Workplace diversity has been in vogue for some time, but many companies are still struggling to define what it means for their organization, why it is important, and how to include it in their talent management strategy.
LGBT in the Workplace
Seventy-four countries prohibit discrimination in employment because of sexual orientation, including Australia, Canada, France, Germany, Mexico, the Netherlands, Switzerland, and the United Kingdom. In the U.S., there is no federal law protecting employees from discrimination based on sexual orientation or gender identity, and there is no state-level protection for sexual orientation or gender identity in 29 of the 50 U.S. states. This means employees can be fired for being LGBTQ (LGBTQ is the acronym used to address the lesbian, gay, bisexual, and transgender and queer/questioning community). As of 2018, 93 percent of Fortune 500 companies had in place non-discrimination policies that include sexual orientation. Some 85 percent had non-discrimination policies that include gender identity. Many companies also provide other benefits (49 percent include domestic partner benefits and 62 percent include transgender-inclusive benefits).
Although substantial strides have been made in recognizing LGBTQ issues, more than 53 percent of LGBT workers hide their identity at the workplace. This identity struggle has detrimental impacts on their health, happiness, and productivity, as well as business talent retention and leadership development.
LGBTQ employees often face hostility in the workplace. According to research by the Robert Wood Johnson Foundation, 20 percent of LGBTQ Americans have experienced discrimination based on sexual orientation or gender identity when applying for jobs. LGBTQ people of color are even more likely to experience this type of discrimination (32 percent) as opposed to white LGBTQ people (13 percent). LGBT Americans do not earn as much or progress in their career as quickly as their straight counterparts—22 percent have not been paid equally or promoted at the same rate as their straight peers.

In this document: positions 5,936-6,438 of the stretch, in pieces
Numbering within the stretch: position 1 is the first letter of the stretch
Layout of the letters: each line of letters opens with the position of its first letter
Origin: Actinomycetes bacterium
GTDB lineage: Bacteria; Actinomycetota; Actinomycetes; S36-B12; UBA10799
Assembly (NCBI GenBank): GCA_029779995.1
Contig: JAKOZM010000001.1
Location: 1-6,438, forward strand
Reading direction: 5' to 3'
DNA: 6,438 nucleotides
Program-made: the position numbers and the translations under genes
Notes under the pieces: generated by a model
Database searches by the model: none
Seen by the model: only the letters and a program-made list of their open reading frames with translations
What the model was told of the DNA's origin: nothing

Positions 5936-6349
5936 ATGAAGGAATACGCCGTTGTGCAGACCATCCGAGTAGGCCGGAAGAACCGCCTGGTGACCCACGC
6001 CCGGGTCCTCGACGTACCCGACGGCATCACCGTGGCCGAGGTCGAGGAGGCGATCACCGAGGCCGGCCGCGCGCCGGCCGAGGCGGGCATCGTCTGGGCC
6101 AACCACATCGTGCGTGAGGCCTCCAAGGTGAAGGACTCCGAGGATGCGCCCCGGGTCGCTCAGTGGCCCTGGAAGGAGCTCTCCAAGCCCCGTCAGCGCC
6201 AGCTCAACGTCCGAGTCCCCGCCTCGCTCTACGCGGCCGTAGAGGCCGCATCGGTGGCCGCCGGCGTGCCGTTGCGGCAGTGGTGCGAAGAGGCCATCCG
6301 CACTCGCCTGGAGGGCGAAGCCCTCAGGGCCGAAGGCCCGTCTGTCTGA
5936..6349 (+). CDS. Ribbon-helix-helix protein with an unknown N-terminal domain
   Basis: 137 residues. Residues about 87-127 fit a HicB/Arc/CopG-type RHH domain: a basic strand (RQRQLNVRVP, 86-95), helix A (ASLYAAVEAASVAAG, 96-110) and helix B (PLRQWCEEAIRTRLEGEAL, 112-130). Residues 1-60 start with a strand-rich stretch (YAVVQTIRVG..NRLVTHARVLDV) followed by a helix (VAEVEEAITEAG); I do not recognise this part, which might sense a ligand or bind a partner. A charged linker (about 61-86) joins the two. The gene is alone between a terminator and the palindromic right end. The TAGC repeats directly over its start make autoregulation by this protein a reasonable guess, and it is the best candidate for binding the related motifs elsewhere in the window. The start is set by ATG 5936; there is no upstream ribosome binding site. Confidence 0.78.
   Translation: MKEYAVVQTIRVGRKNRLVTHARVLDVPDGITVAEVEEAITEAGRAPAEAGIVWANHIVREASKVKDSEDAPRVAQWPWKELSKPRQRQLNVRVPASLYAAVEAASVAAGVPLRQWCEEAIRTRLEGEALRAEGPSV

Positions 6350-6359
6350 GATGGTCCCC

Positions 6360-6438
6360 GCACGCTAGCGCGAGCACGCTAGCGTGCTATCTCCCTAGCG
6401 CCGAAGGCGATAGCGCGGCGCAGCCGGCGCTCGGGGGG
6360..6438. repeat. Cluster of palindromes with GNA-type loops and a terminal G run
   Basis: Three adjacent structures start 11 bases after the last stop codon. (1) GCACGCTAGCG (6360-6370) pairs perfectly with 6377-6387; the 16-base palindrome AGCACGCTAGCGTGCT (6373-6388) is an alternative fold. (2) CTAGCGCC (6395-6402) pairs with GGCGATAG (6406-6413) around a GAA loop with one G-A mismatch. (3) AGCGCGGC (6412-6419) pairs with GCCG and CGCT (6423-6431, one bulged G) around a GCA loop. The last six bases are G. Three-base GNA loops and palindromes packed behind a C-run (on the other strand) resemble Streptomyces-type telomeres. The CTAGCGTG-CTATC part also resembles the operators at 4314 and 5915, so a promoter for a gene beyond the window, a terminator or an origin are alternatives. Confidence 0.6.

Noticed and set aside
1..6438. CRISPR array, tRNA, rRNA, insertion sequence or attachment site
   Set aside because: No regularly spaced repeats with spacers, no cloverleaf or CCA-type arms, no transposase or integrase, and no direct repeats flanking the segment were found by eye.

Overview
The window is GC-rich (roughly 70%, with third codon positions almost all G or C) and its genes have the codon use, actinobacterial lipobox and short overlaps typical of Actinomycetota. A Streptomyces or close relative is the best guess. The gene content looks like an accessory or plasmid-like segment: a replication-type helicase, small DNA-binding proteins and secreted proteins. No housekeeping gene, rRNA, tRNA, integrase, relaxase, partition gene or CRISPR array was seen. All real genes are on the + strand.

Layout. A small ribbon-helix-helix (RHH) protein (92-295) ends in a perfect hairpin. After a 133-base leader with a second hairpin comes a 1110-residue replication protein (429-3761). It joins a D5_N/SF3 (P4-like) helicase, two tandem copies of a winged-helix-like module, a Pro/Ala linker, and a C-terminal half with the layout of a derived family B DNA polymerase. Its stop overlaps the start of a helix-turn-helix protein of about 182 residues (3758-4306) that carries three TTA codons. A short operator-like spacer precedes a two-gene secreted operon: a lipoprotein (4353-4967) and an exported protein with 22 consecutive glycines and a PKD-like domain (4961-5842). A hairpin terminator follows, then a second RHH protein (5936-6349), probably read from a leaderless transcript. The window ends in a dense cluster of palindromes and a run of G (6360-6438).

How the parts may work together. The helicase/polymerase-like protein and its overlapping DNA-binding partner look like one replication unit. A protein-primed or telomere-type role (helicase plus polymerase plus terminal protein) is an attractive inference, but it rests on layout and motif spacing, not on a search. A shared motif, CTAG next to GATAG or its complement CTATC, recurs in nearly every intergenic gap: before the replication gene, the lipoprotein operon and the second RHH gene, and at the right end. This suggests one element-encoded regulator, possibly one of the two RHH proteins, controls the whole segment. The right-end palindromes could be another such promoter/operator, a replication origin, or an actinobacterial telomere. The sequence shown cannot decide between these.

Transgender workers are especially vulnerable to discrimination. A 2015 U.S. Transgender Survey revealed that 27 percent of the transgender population said they were not hired, were fired, or were not promoted due to their gender identity or expression.
Fear prevents most LGBTQ workers from being open, forcing them to downplay or hide aspects of their true selves, such as the nature of their personal relationships (i.e., referring to a boyfriend as girlfriend) or changing the way they dress or speak. Some 46 percent of LGBTQ workers in the U.S. are closeted in the workplace. Employees report feeling exhausted from spending time and energy concealing their sexual orientation and gender identity.